"That more relaxed kind of attitude is what probably helped," he adds. "Also, we've never had any other investors, other than Wendy and I. That meant that in 2008 when there was the credit crunch, we didn't have debts to service. I think that certainly helped us through. We didn't have to think about finance, really. Just continue making sure everybody was happy."
Despite all of the positivity and plans for the future, the question of whether the business might be for sale was inevitable. The sector has shrunk considerably in recent years, so might Bartlett and Mitchell consider selling up? The question doesn't get asked because the answer is pre-emptively given.
"About a year after we launched, I was at a golf day in Manchester when I met Fred Burns, who was chief executive of Bidfood at the time. He asked who I was and after I told him the first thing he said was, ‘what's your exit strategy?' I said that we were still working on our entrance strategy," says Mitchell. "I always used to say the exit strategy might be selling the company… but who'd employ Wendy?"
Mitchell says this with a twinkle in his eye, but it's clear that he and Bartlett intend to keep the business independent and not simply to keep its founders in gainful employment.
"The other thing to think about is where our teams would go," says Bartlett, pointing out that as she and Mitchell don't have children and only in the last 10 years got married or settled down with a partner, their personal financial responsibilities are somewhat different to other operators.
In short, these are two contract caterers that have no desire – and, perhaps more specifically – no need, to cash in their chips any time soon.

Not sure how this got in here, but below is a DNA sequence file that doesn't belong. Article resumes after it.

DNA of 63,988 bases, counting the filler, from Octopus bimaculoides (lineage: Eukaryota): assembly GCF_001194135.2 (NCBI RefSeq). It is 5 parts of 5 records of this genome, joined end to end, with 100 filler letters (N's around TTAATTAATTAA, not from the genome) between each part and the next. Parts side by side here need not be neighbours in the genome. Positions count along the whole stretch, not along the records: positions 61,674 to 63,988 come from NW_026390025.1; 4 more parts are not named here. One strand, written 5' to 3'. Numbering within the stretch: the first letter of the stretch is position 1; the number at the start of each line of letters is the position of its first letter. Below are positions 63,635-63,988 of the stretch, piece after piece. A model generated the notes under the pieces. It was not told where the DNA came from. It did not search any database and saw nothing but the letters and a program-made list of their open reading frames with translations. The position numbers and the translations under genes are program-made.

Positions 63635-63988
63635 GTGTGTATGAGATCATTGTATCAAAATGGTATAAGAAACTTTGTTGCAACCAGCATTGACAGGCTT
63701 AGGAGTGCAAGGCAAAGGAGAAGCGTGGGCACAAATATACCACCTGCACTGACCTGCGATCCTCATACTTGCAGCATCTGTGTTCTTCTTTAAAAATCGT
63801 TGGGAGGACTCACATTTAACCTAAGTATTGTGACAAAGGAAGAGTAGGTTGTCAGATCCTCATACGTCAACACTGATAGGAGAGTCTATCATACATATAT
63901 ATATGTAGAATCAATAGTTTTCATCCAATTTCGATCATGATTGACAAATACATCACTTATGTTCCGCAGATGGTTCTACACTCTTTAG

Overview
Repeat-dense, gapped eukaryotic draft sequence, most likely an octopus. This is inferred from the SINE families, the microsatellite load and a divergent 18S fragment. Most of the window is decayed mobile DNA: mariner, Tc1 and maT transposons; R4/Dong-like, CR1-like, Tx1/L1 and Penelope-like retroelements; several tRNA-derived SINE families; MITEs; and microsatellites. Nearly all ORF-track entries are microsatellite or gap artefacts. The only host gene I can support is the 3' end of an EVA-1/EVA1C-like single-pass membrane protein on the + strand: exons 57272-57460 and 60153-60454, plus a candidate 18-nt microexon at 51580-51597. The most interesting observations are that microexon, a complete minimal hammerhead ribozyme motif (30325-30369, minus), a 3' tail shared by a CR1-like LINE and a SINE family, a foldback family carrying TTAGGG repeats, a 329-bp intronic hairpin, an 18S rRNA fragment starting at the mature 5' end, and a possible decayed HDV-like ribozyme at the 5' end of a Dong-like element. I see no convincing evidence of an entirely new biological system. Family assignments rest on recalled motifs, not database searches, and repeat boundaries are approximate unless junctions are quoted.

Annual turnover £50m-plus
Flagship contracts Man Group, Freshfields, White & Case
View from the front line
Conall Hogan is an area support manager who has been with Bartlett Mitchell for 16 years. In that time the business has seen tremendous growth, from £21.3m to more than £50m. So what does that evolution look like from the perspective of a long-serving frontline staff member?
"So many things have changed," he says. "From online systems and training to support, career choices and the benefits schemes. But the character of the company has stayed the same. I know the one thing that has always stood out is the trust that the founders and senior team have in our people."
Hogan has worked for Bartlett Mitchell in a number of different roles and client sites, including civil service, private banks and area support, helping to open new contracts.
"I've covered most aspects of contract catering and seen it transform massively along the way. The days of contract catering playing second fiddle to the high street are long gone," he says. "The choice and expectancy now is a different level and the need to deliver every day is of the utmost importance."
Bartlett Mitchell's constant innovation has been key to meeting this shift in consumer demands, both in terms of food and personal development, he explains, adding: "This has helped me adapt and thrive in my career."